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Described as a “foot soldier” for ISIS by some and a survivor of grooming and child trafficking by others, Shamima Begum is an individual at the centre of controversy. Back in February 2019, then-Home Secretary Sajid Javid made the decision to remove her citizenship, under the British Nationality Act 1981, on national security grounds, claiming she was a threat to the country.
Begum’s legal team appealed against the decision, and so ensued a legal battle, leading to the judgement made by the Special Immigration Appeals Commission (Siac) last week. Mr Justice Jay, on behalf of Siac, declared that the decision of the previous Home Secretary should be upheld, rendering Begum stateless and unable to return to the UK as a citizen.
This decision is one that has been met with much debate, and many argue that the revocation of her Begum has broader implications.
The Shamima Begum case came back into the spotlight following a Times journalist finding her nine months pregnant in a refugee camp in al-Roj in February 2019. She told the journalist that she sought to return to the UK; it was then that the Home Secretary took action. However, on Wednesday, 23rd February, on behalf of the Siac panel, Mr Justice Jay ruled that although there was “credible suspicion” that Begum “was recruited, transferred and then harboured for the purpose of sexual exploitation”, it was “insufficient” for the commission to render the 2019 decision of Javid unlawful. The panel rejected all nine grounds of her appeal.
While it was agreed that the motive of bringing her to Syria was indeed sexual exploitation “for which, as a child, she could not give valid consent,” he wrote: “It is for the secretary of state to decide what is in the public interest, and how much weight to give to certain factors, subject always to this commission intervening on ordinary administrative law principles. This secretary of state, speaking through Sir James [Eadie KC], maintains that national security is a weighty factor and that it would take a very strong countervailing case to outweigh it.”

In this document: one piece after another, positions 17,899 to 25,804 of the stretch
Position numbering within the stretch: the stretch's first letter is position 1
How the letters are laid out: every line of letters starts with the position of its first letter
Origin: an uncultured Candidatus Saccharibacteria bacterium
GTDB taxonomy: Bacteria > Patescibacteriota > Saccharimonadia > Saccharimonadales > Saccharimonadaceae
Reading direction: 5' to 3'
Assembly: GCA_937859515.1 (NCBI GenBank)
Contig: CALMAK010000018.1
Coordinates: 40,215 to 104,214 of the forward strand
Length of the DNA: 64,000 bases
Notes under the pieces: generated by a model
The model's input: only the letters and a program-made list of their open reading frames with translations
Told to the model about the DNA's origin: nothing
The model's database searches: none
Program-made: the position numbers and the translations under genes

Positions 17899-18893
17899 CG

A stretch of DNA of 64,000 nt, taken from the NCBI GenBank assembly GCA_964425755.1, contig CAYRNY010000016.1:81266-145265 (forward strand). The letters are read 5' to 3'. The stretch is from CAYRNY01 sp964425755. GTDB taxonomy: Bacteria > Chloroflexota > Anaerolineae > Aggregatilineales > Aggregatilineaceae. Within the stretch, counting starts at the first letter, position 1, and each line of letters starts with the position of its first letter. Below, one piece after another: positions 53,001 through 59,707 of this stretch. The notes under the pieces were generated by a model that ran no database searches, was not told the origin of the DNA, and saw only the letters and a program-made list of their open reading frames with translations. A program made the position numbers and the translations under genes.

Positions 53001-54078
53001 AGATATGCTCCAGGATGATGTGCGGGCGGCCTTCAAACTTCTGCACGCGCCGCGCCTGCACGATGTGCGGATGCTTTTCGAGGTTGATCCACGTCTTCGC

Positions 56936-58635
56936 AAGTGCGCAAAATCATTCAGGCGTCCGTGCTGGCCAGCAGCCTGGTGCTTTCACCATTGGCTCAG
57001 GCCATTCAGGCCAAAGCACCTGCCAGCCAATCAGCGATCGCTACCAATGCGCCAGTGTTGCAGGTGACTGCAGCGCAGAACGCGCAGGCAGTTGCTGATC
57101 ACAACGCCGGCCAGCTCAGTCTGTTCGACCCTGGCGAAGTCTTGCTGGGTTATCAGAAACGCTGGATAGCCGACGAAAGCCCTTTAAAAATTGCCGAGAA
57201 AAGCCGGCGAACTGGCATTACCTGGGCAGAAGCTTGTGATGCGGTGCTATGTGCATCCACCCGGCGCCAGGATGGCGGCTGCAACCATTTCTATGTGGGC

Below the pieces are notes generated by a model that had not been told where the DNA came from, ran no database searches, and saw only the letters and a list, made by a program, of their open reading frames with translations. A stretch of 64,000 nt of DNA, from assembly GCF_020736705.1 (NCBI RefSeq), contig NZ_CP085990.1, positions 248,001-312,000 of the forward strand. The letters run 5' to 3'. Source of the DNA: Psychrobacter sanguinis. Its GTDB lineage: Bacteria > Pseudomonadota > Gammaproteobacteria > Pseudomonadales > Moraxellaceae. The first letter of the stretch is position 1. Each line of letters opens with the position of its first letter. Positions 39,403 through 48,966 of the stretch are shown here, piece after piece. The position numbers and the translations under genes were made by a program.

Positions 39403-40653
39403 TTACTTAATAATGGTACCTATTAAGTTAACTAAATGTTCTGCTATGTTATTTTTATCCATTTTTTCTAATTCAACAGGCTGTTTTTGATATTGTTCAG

Further to this, he outlined that reasonable people will “profoundly disagree” with the decision made by Javid, but that it raises wider societal and political questions “which it is not the role of this commission to address.”
Mr Justice Jay was indeed right when he said that people would “profoundly disagree,” with many human rights organisations highlighting their disappointment at the decision. Steve Valdez-Symonds, Amnesty International UK’s Refugee and Migrant Rights Director, for example, said: “The Home Secretary shouldn’t be in the business of exiling British citizens by stripping them of their citizenship.” Valdez-Symonds said that the “power to banish a citizen” shouldn’t exist in the modern world, and highlighted that this is especially true considering that the woman involved in the case was “exploited as a child.”
“ISIS have been responsible for appalling crimes in Syria, Iraq and elsewhere, but that doesn’t change that Shamima Begum is British and was groomed and trafficked to Syria,” he said. Adding: “Along with thousands of others, including large numbers of women and children, this young British woman is now trapped in a dangerous refugee camp in a war-torn country and left largely at the mercy of gangs and armed groups.
Law firm Birnberg Peirce said in a statement: “The commission’s hands, it considers, are tied by the alteration by the supreme court of its role – it is no longer allowed to come to its own decisions on the merits of a case as a whole. On the key issues, it must defer to the secretary of state. Once that is accepted, it is hard to see what part an appeal against this draconian decision can play.”
The UK rendered Begum stateless, as despite claims that she is a Bangladeshi citizen, Bangladesh’s Ministry of Foreign Affairs has confirmed that Begum is not a Bangladeshi citizen, and further that she had never applied for dual nationality with Bangladesh or visited the country. At the time of the UK Government’s decision, the Bangladeshi government expressed it was “deeply concerned” that she had been “erroneously identified” as a Bangladeshi citizen. Moreover, it is likely that Begum would face the death penalty for involvement in terrorism if she entered the country.